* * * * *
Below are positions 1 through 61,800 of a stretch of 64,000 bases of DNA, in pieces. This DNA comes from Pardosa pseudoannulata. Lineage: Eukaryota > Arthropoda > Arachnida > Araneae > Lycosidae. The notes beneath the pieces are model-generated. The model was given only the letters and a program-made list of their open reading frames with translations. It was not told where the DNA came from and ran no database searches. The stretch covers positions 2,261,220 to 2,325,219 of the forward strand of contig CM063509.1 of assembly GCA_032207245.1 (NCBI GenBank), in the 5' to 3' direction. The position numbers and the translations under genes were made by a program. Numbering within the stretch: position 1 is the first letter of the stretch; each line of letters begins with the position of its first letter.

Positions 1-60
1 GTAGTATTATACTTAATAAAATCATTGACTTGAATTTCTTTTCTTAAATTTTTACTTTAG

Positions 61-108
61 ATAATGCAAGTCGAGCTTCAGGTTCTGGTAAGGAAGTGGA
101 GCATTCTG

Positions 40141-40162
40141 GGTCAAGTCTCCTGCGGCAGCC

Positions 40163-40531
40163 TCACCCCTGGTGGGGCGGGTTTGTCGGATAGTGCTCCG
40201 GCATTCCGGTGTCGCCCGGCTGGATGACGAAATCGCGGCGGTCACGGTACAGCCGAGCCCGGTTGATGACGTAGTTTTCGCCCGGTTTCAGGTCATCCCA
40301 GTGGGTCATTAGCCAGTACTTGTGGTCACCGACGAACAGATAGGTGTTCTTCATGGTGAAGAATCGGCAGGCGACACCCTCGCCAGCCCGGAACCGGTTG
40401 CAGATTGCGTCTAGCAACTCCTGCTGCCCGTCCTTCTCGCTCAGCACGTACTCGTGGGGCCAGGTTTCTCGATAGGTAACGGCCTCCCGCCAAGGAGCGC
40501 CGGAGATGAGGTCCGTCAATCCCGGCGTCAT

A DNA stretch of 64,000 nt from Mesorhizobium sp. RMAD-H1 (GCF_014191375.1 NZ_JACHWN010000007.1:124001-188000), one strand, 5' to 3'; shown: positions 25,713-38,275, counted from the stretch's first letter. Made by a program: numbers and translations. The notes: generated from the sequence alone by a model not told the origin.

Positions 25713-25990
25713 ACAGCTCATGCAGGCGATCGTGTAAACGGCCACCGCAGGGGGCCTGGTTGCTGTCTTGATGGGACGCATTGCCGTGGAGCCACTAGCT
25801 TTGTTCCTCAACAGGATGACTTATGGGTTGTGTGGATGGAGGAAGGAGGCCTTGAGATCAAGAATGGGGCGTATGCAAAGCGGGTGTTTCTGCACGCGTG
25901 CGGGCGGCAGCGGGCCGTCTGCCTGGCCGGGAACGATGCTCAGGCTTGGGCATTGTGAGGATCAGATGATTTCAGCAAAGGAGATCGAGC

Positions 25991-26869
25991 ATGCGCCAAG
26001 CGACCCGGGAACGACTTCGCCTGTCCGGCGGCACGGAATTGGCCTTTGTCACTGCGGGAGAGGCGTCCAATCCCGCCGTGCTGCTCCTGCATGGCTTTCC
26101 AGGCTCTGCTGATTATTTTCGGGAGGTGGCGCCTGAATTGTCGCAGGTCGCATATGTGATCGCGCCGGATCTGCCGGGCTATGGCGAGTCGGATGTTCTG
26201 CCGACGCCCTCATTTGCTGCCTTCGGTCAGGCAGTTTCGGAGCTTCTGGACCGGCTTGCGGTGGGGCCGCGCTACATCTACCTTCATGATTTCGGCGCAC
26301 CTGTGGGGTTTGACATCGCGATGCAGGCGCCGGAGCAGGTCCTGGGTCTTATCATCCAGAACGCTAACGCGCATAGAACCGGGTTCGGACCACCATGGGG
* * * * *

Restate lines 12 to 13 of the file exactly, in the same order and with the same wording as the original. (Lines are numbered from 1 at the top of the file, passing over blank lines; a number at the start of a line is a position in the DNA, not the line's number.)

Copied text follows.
40301 GTGGGTCATTAGCCAGTACTTGTGGTCACCGACGAACAGATAGGTGTTCTTCATGGTGAAGAATCGGCAGGCGACACCCTCGCCAGCCCGGAACCGGTTG
40401 CAGATTGCGTCTAGCAACTCCTGCTGCCCGTCCTTCTCGCTCAGCACGTACTCGTGGGGCCAGGTTTCTCGATAGGTAACGGCCTCCCGCCAAGGAGCGC